Rare Plants and Dolomite Prairies

Exposed Dolomite

Dolomite prairies house unique plant communities, the bedrock here is at or just below the soil surface. Like a slab of concrete or an abandoned foundation, the exposed bedrock looks out of place in this natural landscape. These prairies are seasonally wet; in the spring, rain and snowmelt fill the area with shallow water, and by summer, it becomes bone dry. These plant communities have adapted not only to the seasonally wet conditions but also to the high magnesium content of the soil due to the weathering of the exposed rock.

There are many rare plants that are restricted to the Dolomite prairies in Illinois, but one takes our time and attention like no other. Dalea foliosa, the leafy prairie clover, is a curious purple-flowered pea its flowers are arranged in dense spikes and it has the typical pinnately compound leaves. D. foliosa is federally endangered and is very much deserving of our time and attention.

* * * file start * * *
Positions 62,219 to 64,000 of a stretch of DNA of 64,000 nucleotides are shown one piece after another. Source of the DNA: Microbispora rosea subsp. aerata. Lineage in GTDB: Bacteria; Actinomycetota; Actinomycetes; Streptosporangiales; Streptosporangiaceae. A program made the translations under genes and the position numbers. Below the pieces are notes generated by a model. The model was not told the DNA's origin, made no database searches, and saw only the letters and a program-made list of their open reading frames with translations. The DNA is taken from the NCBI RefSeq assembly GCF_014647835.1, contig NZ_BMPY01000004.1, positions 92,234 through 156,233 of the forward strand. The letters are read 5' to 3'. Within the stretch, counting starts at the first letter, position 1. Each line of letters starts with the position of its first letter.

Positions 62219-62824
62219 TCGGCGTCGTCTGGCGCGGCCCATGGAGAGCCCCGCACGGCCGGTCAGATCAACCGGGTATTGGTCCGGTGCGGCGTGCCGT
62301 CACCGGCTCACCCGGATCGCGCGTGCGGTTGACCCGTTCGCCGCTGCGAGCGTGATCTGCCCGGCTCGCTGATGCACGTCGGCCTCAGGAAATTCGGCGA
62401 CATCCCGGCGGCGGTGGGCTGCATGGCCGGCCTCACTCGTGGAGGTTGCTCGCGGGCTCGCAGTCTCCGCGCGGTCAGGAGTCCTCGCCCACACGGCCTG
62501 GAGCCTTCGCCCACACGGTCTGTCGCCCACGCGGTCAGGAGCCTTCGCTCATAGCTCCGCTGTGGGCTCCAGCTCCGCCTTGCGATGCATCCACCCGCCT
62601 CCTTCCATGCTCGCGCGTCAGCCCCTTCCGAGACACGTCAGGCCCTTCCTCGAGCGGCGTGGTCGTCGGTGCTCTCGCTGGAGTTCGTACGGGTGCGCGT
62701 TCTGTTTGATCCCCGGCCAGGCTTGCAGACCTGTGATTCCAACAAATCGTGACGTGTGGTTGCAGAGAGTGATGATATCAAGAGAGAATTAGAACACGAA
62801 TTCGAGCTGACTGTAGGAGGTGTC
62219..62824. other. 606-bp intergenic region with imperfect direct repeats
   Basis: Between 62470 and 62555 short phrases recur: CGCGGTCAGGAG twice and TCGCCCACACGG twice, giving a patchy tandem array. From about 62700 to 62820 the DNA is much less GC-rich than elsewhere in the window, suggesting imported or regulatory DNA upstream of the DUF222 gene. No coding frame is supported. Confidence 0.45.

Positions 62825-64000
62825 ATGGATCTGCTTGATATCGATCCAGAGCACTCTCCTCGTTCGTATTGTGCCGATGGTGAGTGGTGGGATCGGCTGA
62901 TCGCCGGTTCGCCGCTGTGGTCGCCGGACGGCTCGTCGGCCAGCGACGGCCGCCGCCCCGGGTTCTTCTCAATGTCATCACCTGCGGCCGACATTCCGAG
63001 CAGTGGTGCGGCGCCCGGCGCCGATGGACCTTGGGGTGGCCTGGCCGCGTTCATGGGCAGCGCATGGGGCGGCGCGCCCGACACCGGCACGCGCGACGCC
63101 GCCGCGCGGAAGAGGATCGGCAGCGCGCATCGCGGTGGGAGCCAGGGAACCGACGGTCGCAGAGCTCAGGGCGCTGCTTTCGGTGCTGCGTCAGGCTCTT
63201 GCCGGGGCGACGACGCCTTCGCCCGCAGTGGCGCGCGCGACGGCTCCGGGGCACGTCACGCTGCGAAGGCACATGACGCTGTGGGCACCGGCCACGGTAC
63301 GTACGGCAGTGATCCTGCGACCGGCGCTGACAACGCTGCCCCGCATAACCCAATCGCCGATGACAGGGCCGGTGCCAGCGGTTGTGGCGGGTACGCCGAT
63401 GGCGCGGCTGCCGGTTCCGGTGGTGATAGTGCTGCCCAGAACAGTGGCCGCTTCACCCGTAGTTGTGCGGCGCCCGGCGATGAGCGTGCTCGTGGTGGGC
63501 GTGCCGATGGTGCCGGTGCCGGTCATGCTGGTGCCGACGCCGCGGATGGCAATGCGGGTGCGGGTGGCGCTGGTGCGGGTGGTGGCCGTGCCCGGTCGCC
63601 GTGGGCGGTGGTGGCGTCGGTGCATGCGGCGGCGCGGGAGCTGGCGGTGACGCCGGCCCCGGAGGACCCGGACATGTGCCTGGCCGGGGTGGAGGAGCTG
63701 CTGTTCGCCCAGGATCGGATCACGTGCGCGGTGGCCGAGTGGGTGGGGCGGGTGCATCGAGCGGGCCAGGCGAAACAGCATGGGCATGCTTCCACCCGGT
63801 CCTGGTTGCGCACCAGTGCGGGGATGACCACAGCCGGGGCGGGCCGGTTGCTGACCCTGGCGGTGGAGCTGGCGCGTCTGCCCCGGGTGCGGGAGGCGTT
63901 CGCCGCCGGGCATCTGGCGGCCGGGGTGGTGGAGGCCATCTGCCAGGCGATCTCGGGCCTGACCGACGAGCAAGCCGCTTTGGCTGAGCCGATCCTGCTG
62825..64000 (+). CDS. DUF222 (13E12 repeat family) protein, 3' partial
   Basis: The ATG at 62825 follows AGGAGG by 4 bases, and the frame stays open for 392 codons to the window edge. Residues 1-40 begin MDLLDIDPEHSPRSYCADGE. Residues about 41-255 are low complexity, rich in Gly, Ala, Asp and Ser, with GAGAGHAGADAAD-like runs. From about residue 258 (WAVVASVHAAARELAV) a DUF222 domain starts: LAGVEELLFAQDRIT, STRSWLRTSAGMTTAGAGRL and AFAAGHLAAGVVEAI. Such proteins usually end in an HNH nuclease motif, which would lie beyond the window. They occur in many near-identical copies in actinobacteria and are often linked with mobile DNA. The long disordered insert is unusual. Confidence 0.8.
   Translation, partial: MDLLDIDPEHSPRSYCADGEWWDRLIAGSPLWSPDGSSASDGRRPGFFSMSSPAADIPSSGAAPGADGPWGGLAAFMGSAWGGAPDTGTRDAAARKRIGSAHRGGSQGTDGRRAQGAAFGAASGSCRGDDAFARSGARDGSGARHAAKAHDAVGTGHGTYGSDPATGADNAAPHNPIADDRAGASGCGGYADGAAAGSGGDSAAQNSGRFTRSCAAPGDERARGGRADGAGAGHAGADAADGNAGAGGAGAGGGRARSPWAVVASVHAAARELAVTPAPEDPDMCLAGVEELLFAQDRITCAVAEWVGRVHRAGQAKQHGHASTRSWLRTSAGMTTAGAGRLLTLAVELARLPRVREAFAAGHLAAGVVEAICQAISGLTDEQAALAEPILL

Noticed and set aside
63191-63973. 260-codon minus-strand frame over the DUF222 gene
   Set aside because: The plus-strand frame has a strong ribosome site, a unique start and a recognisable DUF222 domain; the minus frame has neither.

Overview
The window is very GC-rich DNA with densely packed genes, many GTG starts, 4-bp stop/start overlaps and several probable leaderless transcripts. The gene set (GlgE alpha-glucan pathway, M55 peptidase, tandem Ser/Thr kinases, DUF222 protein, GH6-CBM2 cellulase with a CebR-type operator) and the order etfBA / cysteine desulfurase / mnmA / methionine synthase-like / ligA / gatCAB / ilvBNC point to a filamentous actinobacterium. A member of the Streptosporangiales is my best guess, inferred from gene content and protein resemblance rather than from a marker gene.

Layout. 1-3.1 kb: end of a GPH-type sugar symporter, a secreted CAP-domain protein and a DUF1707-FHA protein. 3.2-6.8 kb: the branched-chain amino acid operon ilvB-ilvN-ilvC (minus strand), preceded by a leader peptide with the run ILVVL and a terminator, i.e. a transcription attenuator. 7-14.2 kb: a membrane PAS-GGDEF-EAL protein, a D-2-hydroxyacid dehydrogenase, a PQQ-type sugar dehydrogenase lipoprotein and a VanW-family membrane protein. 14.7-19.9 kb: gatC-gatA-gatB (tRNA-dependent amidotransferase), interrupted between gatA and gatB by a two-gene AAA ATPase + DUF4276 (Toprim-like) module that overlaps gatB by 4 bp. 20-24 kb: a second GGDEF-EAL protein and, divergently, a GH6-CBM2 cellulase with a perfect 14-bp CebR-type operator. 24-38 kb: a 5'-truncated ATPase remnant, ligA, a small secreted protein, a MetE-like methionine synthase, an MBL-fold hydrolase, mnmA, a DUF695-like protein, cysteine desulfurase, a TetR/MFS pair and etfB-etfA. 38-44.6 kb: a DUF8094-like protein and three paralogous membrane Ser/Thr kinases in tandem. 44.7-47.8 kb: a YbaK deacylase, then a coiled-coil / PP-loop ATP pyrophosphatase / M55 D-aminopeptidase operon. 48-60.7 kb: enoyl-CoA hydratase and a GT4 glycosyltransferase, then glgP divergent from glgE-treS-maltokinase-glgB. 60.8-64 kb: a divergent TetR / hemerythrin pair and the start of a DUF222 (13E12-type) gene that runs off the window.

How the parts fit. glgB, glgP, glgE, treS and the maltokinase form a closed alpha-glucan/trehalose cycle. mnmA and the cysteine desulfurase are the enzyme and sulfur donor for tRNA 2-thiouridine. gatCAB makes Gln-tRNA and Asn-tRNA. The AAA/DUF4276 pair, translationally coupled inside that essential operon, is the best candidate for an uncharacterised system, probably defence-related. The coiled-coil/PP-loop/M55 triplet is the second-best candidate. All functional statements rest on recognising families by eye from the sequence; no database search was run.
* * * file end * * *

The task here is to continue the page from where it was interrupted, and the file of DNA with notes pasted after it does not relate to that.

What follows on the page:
According to NatureServe, there are approximately 8 occurrences in the state of Illinois. Habitat loss, fire suppression, and woody encroachment are still the driving factors of this species’ decline. Midewin is fortunate to have acquired 40 acres of dolomite prairie from a mitigation requirement of the neighboring ExxonMobil refinery. When monitoring and management began back in 2002, only 92 total plants were counted; today, we counted over 500. This population is far better now, but its isolation still poses a threat in terms of its genetic diversity.

We followed a very tedious monitoring protocol that involved counting vegetative and reproductive stems, aborted flowers, and stems browsed of each plant. We also collaborated with Fish and Wildlife to monitor two other populations on IDNR land. Midewin has worked hard to preserve this population, and it has paid off; however, this is never enough in a changing landscape. Threats of changing hydrology and freak accidents from the boarding railroad and refinery unfortunately remain a concern.

Photo Dump

I though it would be fitting to conclude my August blog with a collection of photos taken while seed-collecting and from our visit to the Chicago Botanic Garden. I hope you enjoy